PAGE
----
Taking on material that could, in lesser hands, feel well-worn is certainly a challenge. Do it poorly and it’s easy to spot where you went wrong. Luckily, filmmaker Julia Hart is far too smart and talented for that. With I’m Your Woman, Hart has added layers, as well as subversion, to the sort of period crime drama we see all the time. Moreover, she’s got Rachel Brosnahan in the lead role, delivering a compelling performance that quickly ropes you in. The more you see of this movie, the more you want to see, and that’s a real ace up its sleeve. Amazon Studios may not quite have an Oscar player on their hands, but it’s a rock solid film that’s well worth seeing.
I’m Your Woman has the nifty concept of following the sort of character who’s usually an afterthought in genre fare. The wife who stays silent while the husband is up to potentially nefarious deeds is a trope, to be clear. However, we almost never see what they actually go through, let alone follow them as they grow into more three-dimensional human beings. It’s really a treat to watch.
Crime dramas or thrillers of this ilk are almost always male focused, so the gender swap offers up a lot of opportunities. While some may find the pacing a little slow, or the ultimate wrapping up of the plot a little too neat, but that pales in comparison to the central performance on display.
Set in the 1970s, we meet Jean (Brosnahan) just as her life is about to change. First, her husband Eddie (Bill Heck) comes home one day with a baby. The couple have apparently wanted a child for some time, and now they have one. Jean knows better than to ask where the infant came from, as Eddie’s dealings do not seem to be legal. Then, soon after, his cohorts wake her up in the middle of the night and usher her from their home. Eddie has disappeared and left instructions to keep his wife safe. Under the watchful eye of Cal (Arinzé Kene), she sets forth into the night.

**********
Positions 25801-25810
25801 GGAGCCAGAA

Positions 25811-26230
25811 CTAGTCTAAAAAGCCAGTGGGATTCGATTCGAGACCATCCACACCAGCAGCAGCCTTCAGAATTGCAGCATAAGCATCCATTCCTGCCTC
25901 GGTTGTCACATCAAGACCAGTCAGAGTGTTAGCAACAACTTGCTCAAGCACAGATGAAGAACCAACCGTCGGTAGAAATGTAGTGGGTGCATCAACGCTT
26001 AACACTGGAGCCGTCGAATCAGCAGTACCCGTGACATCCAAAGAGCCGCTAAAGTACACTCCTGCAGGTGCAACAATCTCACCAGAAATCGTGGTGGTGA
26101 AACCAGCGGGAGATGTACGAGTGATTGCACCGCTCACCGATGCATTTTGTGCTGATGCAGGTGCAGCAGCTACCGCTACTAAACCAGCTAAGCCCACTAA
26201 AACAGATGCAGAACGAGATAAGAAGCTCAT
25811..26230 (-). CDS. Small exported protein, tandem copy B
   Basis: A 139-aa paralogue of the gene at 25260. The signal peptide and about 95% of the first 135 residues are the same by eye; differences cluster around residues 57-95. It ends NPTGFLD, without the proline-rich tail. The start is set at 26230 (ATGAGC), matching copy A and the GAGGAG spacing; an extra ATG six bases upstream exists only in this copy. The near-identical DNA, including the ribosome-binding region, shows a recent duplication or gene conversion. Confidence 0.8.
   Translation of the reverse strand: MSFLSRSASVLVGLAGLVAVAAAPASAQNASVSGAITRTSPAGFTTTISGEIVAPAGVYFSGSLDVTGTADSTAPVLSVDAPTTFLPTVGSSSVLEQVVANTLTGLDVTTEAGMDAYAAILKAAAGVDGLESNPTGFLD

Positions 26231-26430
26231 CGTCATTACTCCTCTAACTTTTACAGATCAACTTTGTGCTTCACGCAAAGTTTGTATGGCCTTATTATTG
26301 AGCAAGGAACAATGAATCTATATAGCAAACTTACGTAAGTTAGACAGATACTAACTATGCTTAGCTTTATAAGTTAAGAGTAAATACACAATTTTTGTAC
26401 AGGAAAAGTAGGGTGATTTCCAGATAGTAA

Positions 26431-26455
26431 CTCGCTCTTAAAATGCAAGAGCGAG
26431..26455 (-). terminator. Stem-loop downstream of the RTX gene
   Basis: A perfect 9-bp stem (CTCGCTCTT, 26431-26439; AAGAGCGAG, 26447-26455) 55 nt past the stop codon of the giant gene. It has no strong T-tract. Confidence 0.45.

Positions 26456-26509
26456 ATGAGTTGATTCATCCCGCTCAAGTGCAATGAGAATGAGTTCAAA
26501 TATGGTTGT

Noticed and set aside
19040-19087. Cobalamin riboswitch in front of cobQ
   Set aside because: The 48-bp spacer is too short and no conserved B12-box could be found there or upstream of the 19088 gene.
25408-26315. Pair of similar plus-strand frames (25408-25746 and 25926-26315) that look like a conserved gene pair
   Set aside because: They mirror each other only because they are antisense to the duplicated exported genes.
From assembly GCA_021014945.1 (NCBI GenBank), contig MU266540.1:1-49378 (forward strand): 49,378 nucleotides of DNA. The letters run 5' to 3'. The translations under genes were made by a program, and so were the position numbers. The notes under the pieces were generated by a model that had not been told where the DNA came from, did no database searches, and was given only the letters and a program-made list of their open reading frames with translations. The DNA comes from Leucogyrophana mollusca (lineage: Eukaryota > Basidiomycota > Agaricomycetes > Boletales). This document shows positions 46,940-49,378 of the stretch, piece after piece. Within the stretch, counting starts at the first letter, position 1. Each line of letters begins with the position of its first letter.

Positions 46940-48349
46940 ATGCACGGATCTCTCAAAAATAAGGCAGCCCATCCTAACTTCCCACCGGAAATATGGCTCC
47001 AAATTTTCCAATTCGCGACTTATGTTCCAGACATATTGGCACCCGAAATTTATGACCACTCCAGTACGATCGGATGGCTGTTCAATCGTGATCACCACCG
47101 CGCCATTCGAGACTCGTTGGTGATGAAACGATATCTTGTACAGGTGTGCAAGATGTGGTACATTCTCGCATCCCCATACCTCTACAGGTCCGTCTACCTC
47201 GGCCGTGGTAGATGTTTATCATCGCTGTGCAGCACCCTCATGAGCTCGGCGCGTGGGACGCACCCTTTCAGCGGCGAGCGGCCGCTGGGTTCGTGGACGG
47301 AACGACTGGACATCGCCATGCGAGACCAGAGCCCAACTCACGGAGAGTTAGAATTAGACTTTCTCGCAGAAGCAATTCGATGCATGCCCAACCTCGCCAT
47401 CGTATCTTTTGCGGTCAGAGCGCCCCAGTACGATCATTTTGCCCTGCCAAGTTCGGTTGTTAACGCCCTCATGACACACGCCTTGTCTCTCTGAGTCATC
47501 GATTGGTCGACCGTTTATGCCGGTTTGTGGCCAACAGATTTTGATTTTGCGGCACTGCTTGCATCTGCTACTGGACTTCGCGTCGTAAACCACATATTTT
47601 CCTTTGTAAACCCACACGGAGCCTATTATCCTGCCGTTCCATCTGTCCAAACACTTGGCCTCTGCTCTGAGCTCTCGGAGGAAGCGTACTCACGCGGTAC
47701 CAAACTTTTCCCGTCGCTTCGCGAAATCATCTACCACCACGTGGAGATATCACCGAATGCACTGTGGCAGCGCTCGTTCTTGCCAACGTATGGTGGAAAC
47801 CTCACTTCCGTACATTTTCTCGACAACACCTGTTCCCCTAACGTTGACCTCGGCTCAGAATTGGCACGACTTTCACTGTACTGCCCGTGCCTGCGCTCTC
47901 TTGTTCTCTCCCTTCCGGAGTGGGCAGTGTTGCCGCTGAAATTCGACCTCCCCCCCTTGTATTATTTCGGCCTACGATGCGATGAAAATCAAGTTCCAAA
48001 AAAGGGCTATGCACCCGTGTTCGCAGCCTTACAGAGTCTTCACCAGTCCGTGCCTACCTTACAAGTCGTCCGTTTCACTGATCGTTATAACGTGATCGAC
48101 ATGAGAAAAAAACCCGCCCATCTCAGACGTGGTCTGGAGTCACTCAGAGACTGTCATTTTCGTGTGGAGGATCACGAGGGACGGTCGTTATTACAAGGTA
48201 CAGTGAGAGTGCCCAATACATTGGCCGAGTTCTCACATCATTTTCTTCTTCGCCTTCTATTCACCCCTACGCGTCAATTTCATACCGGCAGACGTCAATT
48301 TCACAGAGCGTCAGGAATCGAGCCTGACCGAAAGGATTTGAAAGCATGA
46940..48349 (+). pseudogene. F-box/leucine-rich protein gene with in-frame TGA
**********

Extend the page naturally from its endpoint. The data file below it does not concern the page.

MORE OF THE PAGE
On the run, they hope to stay one step ahead of some dangerous folks. Eventually, Cal needs to figure out what’s going on, so he leaves her in the care of his wife Teri (Marsha Stephanie Blake) and her father Art (Frankie Faison). Of course, Jean can only stay safe for so long, so she’s going to have to learn not only to defend herself, but to really come into her own.
Rachel Brosnahan is quite good here, and it’s essential, considering how she’s basically in every single frame of the film. Internalizing a ton of emotion, we watch as Brosnahan allows Jean to slowly come into her own. Looking at how the character acts in the first scene, as opposed to the last, is a testament to strong acting and storytelling. Supporting players like Marsha Stephanie Blake, Frankie Faison, and Arinzé Kene are solid, but Brosnahan is truly the star.
Julia Hart, along with her co-writer and husband Jordan Horowitz, crafted a screenplay that oozes intelligence. The movie plays its cards close to the vest, allowing the mystery of the plot to slowly unveil itself. Moreover, the evolution of the characters is of even more concern than the story, which is a deft move. Hart and Horowitz are a fine-tuned machine, so throw in Brosnahan and you really have something here.
I’m Your Woman takes the partnership of Rachel Brosnahan, Julia Hart, and Jordan Horowitz, merges them together, and a strong film results from it. As long as you don’t get caught up in wondering if anyone involved is going to score an Academy Award nomination (Hart and Horowitz are long shots in Best Original Screenplay, while Brosnahan has an outside chance to contend in Best Actress), you’ll get a real kick out of this one. It’s good stuff, with a great performance at its core.